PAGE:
IMPORTANT: Mr. Murray's response is NOT legal advice and does NOT create an attorney-client relationship. You should NOT rely on this response. Mr. Murray's response was generated without conducting a full inquiry as would occur during an attorney-client consultation. It is likely that the response above may be made less accurate, or become entirely inaccurate, as you, i.e. the questioner, disclose additional facts that should only be discussed during a private attorney-client consultation. I strongly recommend that you consult an attorney who is licensed to practice law in your state (or, in the case of immigration law, an attorney in ANY state), whereupon all relevant facts will be discussed. All responses posted by Mr. Murray on Avvo.com are intended as general information for the education of the public, and not for any specific individual. For persons located in New Jersey: To the extent that Mr. Murray's profile can be considered an advertisement in New Jersey, which is denied, be advised that NO ASPECT OF THIS ADVERTISEMENT HAS BEEN APPROVED BY THE SUPREME COURT OF NEW JERSEY. Furthermore, the selection methodology for the SuperLawyers' "Rising Stars" awards is set forth at length at this website: http://www.superlawyers.com/about/selection_process.html.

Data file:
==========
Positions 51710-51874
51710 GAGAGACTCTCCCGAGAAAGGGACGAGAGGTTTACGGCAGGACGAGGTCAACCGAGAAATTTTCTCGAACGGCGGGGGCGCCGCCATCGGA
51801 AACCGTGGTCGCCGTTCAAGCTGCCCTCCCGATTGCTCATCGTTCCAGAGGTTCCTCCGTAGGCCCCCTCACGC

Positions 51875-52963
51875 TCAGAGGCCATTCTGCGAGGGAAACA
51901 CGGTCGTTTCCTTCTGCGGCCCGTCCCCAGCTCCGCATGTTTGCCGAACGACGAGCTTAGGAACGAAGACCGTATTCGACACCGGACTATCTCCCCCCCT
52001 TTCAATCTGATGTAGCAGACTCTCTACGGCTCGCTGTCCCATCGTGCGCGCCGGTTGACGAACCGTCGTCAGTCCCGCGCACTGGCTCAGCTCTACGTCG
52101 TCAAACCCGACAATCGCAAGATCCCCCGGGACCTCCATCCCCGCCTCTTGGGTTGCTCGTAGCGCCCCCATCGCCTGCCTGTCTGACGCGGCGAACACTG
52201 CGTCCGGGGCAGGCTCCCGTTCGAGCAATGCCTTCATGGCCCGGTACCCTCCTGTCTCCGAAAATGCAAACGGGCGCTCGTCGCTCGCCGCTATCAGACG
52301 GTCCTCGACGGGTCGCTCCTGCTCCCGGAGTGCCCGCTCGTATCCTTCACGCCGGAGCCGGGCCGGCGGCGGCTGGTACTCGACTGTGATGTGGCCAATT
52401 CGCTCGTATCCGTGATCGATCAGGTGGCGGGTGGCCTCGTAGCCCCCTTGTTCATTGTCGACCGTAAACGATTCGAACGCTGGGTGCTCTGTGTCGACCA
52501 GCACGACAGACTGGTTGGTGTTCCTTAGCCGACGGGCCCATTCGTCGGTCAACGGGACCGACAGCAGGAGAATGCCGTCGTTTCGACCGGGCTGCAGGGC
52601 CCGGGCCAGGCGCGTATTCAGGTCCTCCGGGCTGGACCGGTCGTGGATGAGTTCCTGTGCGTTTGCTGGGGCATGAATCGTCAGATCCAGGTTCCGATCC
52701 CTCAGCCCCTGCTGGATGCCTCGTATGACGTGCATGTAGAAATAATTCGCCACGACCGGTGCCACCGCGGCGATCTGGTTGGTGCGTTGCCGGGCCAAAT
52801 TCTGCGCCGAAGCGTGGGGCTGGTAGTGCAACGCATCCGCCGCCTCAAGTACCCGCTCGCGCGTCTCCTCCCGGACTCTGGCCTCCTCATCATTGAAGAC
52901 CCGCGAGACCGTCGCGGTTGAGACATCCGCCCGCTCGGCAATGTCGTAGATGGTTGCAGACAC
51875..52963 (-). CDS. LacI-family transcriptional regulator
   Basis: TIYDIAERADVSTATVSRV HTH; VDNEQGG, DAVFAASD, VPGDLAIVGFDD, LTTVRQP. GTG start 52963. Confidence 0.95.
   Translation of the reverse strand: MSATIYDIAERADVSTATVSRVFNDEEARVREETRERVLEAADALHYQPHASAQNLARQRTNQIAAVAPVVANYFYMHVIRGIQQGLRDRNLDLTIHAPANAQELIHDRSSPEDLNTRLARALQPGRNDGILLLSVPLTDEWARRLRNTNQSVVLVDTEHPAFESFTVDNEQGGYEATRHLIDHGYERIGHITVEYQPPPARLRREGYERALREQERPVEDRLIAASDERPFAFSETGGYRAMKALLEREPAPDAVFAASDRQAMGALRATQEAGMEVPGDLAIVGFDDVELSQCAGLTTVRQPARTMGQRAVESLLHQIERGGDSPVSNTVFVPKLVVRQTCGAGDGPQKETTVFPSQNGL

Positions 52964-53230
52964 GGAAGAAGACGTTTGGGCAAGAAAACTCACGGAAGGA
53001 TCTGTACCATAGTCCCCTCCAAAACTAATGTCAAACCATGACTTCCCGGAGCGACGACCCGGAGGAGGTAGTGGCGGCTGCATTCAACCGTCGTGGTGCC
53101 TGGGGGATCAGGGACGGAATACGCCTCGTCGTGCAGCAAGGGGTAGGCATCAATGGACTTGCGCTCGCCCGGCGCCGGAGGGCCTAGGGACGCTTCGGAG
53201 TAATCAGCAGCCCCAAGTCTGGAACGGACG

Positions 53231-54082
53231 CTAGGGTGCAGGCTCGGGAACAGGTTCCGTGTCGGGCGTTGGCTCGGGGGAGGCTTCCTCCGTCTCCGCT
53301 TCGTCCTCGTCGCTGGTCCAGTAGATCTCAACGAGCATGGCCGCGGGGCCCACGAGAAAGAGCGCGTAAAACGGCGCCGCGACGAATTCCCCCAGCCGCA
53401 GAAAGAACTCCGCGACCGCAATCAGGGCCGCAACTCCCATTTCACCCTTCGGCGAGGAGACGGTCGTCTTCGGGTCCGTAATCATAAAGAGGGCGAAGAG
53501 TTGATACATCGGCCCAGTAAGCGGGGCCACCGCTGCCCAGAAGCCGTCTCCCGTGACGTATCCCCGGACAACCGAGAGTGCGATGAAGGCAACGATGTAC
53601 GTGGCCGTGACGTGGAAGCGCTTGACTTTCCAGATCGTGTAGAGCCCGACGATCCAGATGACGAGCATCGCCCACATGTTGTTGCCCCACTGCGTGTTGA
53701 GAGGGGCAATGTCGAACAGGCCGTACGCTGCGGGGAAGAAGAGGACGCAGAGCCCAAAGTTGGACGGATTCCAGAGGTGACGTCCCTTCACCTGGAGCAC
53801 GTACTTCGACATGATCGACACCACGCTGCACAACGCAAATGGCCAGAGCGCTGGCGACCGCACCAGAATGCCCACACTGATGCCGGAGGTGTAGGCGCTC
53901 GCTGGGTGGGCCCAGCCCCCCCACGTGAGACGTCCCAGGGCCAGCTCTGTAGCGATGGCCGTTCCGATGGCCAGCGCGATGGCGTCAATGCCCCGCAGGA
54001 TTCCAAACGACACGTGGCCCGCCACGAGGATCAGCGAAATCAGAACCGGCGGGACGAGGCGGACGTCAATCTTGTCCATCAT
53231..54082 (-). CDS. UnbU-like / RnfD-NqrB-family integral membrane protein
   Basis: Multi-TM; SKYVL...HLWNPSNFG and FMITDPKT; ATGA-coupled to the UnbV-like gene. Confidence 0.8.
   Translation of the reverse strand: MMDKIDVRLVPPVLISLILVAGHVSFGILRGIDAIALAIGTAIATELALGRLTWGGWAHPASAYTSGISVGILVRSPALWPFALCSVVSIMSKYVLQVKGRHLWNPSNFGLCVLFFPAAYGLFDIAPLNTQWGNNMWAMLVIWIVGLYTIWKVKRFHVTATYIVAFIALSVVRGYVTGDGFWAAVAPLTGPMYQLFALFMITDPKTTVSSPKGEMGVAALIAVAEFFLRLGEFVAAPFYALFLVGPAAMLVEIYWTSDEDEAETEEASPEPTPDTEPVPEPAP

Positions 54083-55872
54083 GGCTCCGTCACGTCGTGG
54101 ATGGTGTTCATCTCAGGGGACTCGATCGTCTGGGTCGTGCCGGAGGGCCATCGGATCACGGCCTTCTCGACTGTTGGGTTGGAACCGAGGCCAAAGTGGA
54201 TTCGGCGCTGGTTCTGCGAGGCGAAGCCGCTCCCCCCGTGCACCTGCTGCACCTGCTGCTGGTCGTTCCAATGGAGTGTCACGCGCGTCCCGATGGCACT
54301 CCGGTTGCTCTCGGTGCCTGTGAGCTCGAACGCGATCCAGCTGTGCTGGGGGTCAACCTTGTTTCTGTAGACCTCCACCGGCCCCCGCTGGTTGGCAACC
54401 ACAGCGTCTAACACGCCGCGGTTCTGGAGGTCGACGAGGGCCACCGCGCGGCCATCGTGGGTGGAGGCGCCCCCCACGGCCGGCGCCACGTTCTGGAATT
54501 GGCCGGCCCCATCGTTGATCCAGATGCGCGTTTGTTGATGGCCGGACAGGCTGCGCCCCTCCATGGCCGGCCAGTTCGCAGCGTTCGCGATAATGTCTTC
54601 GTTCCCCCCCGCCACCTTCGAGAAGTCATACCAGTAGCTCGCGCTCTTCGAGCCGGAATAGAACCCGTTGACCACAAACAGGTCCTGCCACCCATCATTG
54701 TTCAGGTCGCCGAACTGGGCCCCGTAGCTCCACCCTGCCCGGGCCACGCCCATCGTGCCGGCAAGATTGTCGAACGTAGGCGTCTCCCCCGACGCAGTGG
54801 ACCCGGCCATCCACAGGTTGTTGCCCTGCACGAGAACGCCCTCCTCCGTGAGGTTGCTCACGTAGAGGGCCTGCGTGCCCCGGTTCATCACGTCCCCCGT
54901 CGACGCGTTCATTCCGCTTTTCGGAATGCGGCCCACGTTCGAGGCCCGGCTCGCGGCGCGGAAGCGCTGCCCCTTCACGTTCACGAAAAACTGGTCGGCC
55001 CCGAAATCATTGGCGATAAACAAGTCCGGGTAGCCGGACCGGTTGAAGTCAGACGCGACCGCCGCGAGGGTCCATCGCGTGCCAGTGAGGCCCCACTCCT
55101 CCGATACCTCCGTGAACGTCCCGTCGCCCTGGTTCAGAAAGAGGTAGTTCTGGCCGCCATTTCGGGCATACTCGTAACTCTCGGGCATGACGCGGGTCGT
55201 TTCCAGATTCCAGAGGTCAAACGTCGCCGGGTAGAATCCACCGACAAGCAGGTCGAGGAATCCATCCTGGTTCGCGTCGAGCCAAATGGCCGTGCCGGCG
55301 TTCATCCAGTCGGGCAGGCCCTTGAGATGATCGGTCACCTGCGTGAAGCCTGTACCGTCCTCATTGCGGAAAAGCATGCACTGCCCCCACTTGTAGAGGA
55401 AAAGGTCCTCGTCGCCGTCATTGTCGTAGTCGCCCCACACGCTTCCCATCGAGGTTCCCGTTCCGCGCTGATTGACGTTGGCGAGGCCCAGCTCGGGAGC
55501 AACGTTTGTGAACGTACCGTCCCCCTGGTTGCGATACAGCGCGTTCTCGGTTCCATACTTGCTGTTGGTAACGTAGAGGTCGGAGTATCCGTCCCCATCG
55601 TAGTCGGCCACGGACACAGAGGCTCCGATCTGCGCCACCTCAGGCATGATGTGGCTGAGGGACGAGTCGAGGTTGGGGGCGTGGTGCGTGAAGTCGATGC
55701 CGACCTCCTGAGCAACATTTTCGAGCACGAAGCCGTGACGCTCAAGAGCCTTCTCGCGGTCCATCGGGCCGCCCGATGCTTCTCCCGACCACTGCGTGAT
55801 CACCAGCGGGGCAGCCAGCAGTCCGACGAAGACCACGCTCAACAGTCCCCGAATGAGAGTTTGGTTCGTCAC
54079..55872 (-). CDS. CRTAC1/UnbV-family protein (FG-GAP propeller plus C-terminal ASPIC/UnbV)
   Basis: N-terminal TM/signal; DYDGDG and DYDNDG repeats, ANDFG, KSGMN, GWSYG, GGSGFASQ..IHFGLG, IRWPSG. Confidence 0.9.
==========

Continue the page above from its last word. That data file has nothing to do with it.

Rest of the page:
Mark as helpful

1 lawyer agrees

Immigration topics

Top tips from attorneys

What others are asking

Can't find what you're looking for?

Post a free question on our public forum.

Ask a Question

- or -

Search for lawyers by reviews and ratings.

Find a Lawyer

Browse all legal topics